Will Congress Pay To Build Earthquake Warning System On West Coast?
The alert comes in on your cell phone: “Earthquake! Earthquake! Moderate shaking expected in 31 seconds.”
That could be just enough warning to let you take action that could save your life, say scientists building an earthquake emergency warning system on the West Coast.
Sen. Patty Murray and Rep. Derek Kilmer toured the Pacific Northwest Seismic Network at the University of Washington on Monday in a push for expanded funding for the system.
The university is one of several institutions on the West Coast that operate a network of seismometers that, in the event of an earthquake, could provide advance notice before the strongest shaking hits.
People can’t feel a quake’s initial waves, but those are captured by sensors all over the Northwest.
When the first waves arrive, the network would send messages to individuals, governments and businesses, alerting them of the location and intensity of the quake and an estimate of when the shaking is expected to commence.
That could give people seconds or in some cases minutes to prepare.
"An earthquake’s coming, you look and you say, OK, it’s going to be strong, so you can look for a place to protect your head and get under cover and ride out that earthquake safely,” said Bill Steele of the Pacific Northwest Seismic Network.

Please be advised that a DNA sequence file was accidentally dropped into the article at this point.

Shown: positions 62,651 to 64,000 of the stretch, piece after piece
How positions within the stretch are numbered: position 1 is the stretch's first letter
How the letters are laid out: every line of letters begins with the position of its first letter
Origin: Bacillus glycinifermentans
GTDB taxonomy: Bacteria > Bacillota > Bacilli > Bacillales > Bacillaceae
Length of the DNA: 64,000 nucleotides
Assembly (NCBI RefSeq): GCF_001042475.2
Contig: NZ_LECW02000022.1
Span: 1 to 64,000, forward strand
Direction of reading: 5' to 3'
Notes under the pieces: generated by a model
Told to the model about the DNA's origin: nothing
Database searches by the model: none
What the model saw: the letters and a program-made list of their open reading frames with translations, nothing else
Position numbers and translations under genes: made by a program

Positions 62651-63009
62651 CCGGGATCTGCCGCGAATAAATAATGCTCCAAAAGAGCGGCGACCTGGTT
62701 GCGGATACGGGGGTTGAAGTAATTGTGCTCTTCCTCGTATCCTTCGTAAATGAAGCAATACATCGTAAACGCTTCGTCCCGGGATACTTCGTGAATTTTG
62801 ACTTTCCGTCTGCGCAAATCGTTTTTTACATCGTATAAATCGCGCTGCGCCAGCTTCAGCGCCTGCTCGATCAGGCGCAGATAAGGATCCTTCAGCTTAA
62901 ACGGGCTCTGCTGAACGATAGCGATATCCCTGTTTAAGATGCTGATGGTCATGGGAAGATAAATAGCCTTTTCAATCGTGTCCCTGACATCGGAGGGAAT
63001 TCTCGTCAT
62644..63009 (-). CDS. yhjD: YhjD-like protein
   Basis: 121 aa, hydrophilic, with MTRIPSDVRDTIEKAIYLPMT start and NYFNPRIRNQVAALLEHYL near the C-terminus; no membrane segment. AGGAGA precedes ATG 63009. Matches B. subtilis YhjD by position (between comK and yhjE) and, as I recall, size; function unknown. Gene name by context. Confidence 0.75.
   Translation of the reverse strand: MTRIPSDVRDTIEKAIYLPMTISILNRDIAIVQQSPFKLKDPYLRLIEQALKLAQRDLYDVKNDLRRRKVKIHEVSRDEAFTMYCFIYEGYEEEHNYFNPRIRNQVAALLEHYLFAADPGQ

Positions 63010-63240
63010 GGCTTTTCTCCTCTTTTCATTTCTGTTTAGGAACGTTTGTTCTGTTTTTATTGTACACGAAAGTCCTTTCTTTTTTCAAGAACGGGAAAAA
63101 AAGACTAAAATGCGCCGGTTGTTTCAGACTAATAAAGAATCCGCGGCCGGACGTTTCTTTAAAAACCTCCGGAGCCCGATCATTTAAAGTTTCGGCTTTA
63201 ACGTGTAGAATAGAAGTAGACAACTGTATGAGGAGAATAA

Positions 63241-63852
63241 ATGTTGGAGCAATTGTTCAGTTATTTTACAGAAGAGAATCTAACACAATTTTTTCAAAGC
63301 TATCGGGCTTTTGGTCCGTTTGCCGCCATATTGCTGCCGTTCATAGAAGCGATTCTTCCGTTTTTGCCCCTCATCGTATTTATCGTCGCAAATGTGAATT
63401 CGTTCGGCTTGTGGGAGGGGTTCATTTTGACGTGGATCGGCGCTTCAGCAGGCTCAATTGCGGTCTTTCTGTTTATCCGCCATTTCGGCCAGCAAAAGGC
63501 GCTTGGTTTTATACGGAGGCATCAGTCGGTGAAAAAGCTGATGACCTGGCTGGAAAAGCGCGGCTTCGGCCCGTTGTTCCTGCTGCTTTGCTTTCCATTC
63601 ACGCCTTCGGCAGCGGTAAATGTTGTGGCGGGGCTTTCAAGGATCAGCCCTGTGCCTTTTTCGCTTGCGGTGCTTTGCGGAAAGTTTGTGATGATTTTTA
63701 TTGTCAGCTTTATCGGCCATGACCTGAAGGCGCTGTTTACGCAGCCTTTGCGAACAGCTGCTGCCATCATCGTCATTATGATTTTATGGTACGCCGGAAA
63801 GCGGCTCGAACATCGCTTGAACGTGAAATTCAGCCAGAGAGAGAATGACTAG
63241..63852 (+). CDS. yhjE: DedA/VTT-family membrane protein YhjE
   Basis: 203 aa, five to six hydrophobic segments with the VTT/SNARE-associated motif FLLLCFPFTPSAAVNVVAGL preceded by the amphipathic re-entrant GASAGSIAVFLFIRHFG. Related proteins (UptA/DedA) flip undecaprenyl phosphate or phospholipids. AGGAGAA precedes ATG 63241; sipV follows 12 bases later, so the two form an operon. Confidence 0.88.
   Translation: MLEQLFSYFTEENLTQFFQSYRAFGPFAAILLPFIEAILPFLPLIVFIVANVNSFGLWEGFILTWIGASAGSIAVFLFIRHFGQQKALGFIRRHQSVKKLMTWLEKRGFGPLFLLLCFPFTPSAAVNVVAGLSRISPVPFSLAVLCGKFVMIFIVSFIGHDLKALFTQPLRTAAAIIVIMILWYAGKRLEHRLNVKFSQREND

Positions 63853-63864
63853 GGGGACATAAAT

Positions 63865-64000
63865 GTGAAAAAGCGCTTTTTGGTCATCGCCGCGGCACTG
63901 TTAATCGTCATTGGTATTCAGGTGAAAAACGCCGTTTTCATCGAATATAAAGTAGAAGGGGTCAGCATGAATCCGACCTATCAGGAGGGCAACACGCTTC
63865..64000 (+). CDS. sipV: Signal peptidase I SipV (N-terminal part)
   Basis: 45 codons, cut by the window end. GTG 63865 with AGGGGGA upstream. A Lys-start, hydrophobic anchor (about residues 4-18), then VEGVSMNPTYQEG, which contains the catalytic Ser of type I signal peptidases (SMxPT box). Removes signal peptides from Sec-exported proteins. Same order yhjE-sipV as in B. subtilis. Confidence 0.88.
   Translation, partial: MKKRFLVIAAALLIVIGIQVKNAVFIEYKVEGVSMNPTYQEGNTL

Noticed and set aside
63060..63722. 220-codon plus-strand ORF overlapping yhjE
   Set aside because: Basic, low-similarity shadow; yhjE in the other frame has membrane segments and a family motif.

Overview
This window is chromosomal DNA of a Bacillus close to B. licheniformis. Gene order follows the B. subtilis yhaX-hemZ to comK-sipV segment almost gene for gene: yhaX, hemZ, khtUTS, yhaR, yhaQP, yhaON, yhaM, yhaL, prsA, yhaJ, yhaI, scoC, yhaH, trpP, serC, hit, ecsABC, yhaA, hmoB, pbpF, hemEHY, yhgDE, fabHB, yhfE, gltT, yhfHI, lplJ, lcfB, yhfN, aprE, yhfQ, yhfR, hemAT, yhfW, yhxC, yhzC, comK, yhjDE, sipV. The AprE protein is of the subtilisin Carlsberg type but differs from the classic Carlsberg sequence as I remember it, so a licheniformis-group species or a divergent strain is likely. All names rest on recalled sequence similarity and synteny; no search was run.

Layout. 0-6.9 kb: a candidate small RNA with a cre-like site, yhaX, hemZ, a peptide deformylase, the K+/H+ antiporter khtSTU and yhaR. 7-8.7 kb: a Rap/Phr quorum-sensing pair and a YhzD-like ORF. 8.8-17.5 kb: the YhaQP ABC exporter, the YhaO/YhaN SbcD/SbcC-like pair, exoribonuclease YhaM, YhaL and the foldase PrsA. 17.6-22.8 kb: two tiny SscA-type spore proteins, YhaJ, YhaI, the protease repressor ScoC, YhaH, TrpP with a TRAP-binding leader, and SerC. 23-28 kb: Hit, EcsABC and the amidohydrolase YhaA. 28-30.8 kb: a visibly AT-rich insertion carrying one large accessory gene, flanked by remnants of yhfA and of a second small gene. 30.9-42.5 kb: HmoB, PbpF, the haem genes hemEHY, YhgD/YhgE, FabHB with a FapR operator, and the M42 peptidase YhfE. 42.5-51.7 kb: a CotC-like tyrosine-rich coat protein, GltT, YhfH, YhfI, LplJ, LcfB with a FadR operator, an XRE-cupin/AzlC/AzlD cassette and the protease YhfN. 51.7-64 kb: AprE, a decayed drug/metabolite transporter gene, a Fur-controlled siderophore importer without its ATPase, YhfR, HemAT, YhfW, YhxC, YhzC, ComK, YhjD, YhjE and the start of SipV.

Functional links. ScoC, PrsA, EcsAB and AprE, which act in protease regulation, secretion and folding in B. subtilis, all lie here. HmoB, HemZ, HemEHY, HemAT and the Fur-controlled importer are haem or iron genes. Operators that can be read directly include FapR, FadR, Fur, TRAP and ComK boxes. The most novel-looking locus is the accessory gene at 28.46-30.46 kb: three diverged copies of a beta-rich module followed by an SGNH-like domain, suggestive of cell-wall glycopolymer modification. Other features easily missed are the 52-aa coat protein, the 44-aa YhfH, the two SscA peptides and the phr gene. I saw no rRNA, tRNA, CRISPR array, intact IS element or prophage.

The warning system could also trigger a series of automated responses.
For example, the doors of firehouses could automatically open. The reactor cores of nuclear power plants could be shut down. Trains could be stopped in their tracks.
According to Steele, that system is already in place in Japan, and it was tested during the megaquake of 2011.
"It did stop 34 bullet trains, and all those trains were evacuated safely, no trains derailed," he said. "People got a jump on evacuation of the elementary schools and others in the tsunami floodplain and hundreds maybe thousands of people were saved because they got that little extra head start."
Japan has invested billions of dollars in its early warning system.
In the U.S., researchers have been offering software to government emergency managers but say the system isn’t ready for widespread use.
Last month, scientists on the West Coast announced they had received $5 million in federal money to upgrade and expand the network and to continue developing a warning system. Three dozen companies and government entities, including Boeing, Microsoft, Sound Transit and the Port of Seattle, are testing the system.
They were asking for $16.1 million per year over the next two to three years to make the system fully operational.
But Murray and Kilmer warned that future money could be caught up in partisan bickering over next year’s budget. A two-year budget deal expires on Oct. 1. Without a new agreement, automatic spending cuts or even another partial government shutdown could result.
“We need an updated and operational early warning system to serve as eyes and ears and give people more time," Kilmer said. "We can’t let politics get in the way of progress.”